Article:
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Put focus on value rather than costs

Increase in state pension age
Rather than one specific state pension age, we would prefer to see a flexible decade of retirement, during which benefits can be taken or can be delayed.

The basic state pension will be increased in line with average earnings as opposed to prices, probably from 2012
This is to be welcomed although the changes need to be made as soon as possible.

State second pension to become flat-rate by 2030 and number of years to qualify for full basic state pension will reduce from 39 to 30, from 2010
Both provisions to be welcomed, in the absence of a “citizenship” approach which would have been preferable.

There will be a number of other changes including measures to reduce means-testing
Abolition of means testing must be one of the cornerstones of reform. If people are to be encouraged to save they must get the benefit of that saving.

The Government needs to remove the disincentives in the system, such as means-testing.

Contracting out to be abolished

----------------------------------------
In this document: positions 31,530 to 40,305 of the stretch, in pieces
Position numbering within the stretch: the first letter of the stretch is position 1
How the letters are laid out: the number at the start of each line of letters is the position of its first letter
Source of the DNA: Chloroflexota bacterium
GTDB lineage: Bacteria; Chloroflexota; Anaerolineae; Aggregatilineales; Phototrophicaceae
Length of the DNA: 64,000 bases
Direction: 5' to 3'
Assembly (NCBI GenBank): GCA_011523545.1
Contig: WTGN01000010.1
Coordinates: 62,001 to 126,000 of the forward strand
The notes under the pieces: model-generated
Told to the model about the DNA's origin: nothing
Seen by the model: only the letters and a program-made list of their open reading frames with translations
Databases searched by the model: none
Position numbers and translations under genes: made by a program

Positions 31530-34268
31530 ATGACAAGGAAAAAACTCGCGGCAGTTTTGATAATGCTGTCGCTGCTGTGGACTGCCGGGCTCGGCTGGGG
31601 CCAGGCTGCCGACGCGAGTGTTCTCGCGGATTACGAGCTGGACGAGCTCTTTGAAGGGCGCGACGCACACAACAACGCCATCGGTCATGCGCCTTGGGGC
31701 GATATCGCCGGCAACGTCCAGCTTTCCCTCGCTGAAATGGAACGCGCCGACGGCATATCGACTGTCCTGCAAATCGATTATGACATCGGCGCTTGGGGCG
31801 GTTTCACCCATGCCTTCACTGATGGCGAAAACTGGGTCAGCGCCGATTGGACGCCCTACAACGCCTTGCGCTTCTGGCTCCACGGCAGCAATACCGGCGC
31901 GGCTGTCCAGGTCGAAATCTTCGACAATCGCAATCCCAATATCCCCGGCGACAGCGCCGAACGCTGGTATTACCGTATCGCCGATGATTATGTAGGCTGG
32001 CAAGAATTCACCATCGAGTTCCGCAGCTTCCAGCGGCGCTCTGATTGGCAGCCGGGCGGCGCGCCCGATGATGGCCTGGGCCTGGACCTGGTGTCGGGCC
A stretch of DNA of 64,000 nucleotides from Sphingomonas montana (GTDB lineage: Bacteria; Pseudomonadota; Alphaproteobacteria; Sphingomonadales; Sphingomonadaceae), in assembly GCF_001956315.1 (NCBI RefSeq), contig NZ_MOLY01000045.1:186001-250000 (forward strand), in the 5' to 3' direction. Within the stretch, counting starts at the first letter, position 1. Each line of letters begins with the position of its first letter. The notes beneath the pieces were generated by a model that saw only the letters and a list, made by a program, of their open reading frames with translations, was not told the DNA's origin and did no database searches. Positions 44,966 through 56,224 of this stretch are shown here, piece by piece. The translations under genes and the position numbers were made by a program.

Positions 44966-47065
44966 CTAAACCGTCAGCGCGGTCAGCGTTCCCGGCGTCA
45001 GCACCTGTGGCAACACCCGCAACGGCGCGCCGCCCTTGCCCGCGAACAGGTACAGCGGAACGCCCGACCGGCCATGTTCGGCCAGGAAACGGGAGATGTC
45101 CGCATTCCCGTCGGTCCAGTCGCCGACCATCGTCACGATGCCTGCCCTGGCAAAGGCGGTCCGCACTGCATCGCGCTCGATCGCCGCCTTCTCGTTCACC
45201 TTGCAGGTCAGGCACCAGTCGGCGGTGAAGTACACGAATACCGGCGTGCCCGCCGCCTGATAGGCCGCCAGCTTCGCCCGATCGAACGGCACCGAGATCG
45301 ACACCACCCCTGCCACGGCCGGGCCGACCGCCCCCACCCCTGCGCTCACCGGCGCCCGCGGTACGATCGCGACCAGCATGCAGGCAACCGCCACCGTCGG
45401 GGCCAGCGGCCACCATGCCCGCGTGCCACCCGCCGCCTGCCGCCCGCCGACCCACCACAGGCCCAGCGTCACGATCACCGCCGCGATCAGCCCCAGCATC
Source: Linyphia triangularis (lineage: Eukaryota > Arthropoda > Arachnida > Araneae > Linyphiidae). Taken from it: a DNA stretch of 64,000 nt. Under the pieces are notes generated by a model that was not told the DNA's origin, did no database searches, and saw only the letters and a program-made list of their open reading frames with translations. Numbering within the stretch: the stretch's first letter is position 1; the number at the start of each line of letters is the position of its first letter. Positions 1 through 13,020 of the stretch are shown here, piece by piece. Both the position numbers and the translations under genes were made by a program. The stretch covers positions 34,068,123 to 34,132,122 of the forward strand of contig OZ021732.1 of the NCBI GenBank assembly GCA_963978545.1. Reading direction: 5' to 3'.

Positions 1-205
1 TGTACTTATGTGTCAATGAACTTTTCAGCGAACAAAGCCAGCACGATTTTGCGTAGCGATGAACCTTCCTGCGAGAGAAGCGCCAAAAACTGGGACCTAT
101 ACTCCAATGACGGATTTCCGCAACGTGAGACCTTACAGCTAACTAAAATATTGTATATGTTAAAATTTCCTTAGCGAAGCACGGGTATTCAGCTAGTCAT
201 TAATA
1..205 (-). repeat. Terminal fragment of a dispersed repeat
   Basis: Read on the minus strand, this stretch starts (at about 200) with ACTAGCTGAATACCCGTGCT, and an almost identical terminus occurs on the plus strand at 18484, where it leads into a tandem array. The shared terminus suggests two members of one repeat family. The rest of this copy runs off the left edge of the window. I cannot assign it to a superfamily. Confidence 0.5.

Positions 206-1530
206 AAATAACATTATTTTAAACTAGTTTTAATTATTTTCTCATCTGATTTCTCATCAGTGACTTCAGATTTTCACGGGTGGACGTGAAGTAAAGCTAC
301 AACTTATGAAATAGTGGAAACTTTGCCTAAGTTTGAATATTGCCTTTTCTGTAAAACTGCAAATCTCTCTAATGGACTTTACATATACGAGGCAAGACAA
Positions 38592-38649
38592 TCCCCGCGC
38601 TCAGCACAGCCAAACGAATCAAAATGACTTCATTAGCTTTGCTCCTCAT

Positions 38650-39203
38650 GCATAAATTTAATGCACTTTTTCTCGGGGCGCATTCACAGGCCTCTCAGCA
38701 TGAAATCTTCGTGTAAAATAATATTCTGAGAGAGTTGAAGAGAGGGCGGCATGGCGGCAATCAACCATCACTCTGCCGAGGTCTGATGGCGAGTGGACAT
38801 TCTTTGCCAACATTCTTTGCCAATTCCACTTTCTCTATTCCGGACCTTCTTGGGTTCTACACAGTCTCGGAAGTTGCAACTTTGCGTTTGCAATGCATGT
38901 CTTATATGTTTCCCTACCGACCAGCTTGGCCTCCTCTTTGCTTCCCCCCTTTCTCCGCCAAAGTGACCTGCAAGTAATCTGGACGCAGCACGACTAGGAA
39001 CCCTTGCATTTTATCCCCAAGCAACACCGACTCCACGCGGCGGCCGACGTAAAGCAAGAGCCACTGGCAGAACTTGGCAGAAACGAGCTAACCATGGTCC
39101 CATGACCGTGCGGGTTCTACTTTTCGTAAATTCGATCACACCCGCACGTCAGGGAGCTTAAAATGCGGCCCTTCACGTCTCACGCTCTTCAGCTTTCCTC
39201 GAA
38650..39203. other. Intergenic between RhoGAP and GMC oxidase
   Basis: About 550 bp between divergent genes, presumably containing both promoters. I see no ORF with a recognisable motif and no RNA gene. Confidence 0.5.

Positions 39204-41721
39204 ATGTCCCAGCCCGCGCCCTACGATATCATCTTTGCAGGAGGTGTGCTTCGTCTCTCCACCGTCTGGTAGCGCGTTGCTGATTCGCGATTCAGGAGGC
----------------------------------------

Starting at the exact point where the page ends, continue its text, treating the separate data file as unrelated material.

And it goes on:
There are pros and cons and it needs full consultation. The current system is too complicated and there would be savings from simplifying.

The NPSS (personal accounts). Who will administer such a scheme?
What is so fundamentally wrong with the current com-pany-based infrastructure?

The life industry is well regulated, has strong levels of capital reserves and has customer service as its priority.

It has invested heavily in support systems and infrastructure and runs admin systems and group pension schemes highly efficiently.

We really do not need another expensive and risky state system.

Who will be accountable for the scheme?
If the scheme is set up as a state-run scheme, perhaps with limited funds chosen by the Government, who will be accountable if it fails to deliver?

The focus for the Government should be on addressing the lack of demand for pensions among the public. Arguing over a 0.3 per cent or 0.7 per cent management charge is missing the point.

Much has been made by Lord Turner of the Swedish pension model being managed on an annual fee of 0.3 per cent. The system is heavily subsidised by the Swedish government and the true cost is around 0.6 per cent. The focus on cost alone is misguided. The overall net rate of return promoted is the only true measure of value.

We accept the need to have some cheaper funds with low-cost admin available but choice, advice and education will lead the public to recognise value rather than cost. This is the only proven way to engage people and generate demand.

Anecdotal evidence suggests that administration of large schemes can currently be arranged for less than the original stakeholder annual charge of 1 per cent. The circa 1 per cent cost often associated with the industry is based on personal fund/account selection and includes advice/guidance and distribution costs.

If these are stripped out, the actual admin costs are nearer to the rates referred to latterly by Lord Turner.